As someone who works in a hospital setting and previously worked in a tertiary care ophthalmology practice, I have seen my share of complex cases. For 15 of my 17 years in the profession of optometry, I was on primary call several weeks per year for the practice. I have encountered uncountable after-hours calls and emergency patients. I was fortunate in that I always had a surgical backup (usually the institution’s cornea fellow, but occasionally one of the partners). If a case arose that was beyond my comfort level or scope, I had an immediate contact point no matter the time of day or night.
As much as I tried to manage nearly everything I could, invariably there were cases in which I was thankful to pass along the patient to my surgical partner to facilitate the best outcome. Time is often an important factor in these cases, and it is imperative that the patient is handed off in a timely manner for more involved care. Following are five such scenarios.
This is an uncommon but emergent scenario. Retrobulbar hemorrhage typically presents following trauma or eyelid or orbital surgery; more rarely, they can present due to a vascular malformation or secondary to anticoagulant use. Patients commonly present within 24 hours of the inciting event. Symptoms include severe pain, sudden onset proptosis, vision loss, restricted extraocular muscle movement, and subconjunctival hemorrhage.
The hemorrhage behind the globe creates an orbital compartment syndrome, and the combination of stress on the optic nerve, altered blood flow, and perfusion to the nerve puts the patient at high risk for vision loss. Treatment consists of a lateral canthotomy and cantholysis to evacuate the blood and relieve the pressure on the nerve.
OPEN GLOBE INJURY
Any patient who presents following trauma to the eye should be evaluated for an open globe injury. This includes patients who have recently undergone surgery, patients with surgical wounds that have not been closed by suture (such as after sutureless cataract surgery), or patients with surgical entry wounds who have had sutures recently removed. Standard examination should be performed by taking a careful history to determine the nature of the injury, checking IOP, and performing a Seidel test.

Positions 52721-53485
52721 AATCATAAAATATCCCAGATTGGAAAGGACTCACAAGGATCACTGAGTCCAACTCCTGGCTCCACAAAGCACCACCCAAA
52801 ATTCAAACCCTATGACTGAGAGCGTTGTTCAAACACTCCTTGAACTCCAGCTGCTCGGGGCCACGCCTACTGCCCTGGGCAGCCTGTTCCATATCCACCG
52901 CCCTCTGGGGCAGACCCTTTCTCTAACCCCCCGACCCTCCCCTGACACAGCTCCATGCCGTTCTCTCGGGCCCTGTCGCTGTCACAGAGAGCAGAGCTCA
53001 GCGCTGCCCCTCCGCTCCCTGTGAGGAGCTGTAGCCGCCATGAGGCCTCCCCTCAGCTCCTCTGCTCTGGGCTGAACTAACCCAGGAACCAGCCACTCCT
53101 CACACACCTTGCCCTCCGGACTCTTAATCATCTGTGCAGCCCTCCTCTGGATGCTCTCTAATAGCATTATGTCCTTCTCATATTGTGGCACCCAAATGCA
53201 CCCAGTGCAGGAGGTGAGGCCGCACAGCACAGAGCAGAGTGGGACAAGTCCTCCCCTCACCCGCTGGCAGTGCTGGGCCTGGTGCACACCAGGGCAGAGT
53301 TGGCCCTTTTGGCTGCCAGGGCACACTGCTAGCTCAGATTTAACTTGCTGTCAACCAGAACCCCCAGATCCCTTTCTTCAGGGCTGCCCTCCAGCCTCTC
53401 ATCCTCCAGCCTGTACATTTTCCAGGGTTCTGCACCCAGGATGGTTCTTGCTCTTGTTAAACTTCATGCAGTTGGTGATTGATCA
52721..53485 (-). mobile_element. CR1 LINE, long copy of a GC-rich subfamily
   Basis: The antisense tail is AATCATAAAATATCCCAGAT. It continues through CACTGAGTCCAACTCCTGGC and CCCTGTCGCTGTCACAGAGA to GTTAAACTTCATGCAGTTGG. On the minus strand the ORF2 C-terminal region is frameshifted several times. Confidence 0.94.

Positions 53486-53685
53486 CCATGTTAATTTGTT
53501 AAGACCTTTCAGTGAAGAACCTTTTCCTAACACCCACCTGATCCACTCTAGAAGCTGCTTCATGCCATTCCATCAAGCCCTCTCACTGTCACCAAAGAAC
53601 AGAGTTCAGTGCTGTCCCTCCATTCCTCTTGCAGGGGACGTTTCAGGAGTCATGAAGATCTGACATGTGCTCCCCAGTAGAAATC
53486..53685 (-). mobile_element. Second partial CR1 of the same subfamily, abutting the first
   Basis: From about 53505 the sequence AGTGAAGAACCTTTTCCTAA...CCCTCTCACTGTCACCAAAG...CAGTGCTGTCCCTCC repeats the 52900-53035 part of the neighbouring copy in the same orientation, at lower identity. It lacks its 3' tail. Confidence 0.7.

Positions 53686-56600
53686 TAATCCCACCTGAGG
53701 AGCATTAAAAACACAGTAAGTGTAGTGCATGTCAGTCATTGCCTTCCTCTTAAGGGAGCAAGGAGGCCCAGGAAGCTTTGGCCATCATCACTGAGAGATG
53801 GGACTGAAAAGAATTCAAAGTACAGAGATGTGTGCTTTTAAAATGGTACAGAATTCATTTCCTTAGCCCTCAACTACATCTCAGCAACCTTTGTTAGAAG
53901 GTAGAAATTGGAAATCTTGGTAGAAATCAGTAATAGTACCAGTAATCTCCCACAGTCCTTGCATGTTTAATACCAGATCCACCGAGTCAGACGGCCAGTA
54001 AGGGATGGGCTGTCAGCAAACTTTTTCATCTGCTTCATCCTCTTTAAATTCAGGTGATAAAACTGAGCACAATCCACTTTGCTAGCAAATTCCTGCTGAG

If a conjunctival penetrating injury is suspected, significant chemosis surrounding the entry site is another important clue. Patients with open globe injuries are at risk for vision-threatening complications including endophthalmitis and suprachoroidal hemorrhage. Careful examination for any intraocular foreign body should be made, and an attempt to close the wound should be made promptly by the surgeon on site.
Although orbital cellulitis is rarely encountered, it is important that clinicians be able to recognize and refer this condition. Differentiation of orbital cellulitis from preseptal cellulitis can be made through several differentiating factors. Evaluating extraocular motilities is important as they are restricted in orbital cellulits but not in preseptal cellulitis (Figure). Visual acuity is often reduced in patients with orbital cellulitis, and the presence of a relative afferent pupillary defect may indicate the presence of orbital cellulitis. The lids may be so swollen that they can be difficult to open, and proptosis may be present. These patients are usually quite sick, and they require immediate intravenous antibiotics.
Retinal detachments present a scenario in which prompt referral may make a significant difference in final visual outcome, particularly if the detachment is superior. During triage, the optometrist preparing for referral should note the specific location of the detachment and the time the patient last ingested food and water. These details can help the retinal surgery team prepare for examination and scheduling of surgery.
Infection inside the eye is very serious. Any suspicion of infection within the globe should be referred for examination and culture of the aqueous or vitreous. The seminal Endophthalmitis Vitrectomy Study found that 94% of patients reported blurred vision and up to 25% of patients did not report any pain.1 These statistics should be kept in mind during examination.
Patients at high risk for endophthalmitis are those in the first 2 weeks after surgery and those who have sustained trauma or open globe injuries. Patients at elevated risk for endophthalmitis include those who have undergone penetrating glaucoma filtering surgery, such as trabeculectomy and (less commonly) tube shunt implantation. Patients with decreased vision and layered hypopyon with more inflammation (cell and flare) than would normally be expected should be evaluated promptly.
REFERRAL MAY SAVE VISION
Optometric collaboration with ophthalmology includes knowing when an appropriate, immediate referral to a surgical colleague is the right call to treat an emergent presenting condition. In the examples described above, prompt referral could be sight-saving, eye-saving, or at the very least can increase the likelihood of a good visual outcome for the patient.
- [No author listed.] Results of the Endophthalmitis Vitrectomy Study: a randomized trial of immediate vitrectomy and of intravenous antibiotics for the treatment of postoperative bacterial endophthalmitis. Endophthalmitis Vitrectomy Study Group. Arch Ophthalmol. 1995;113(12):1479-1496.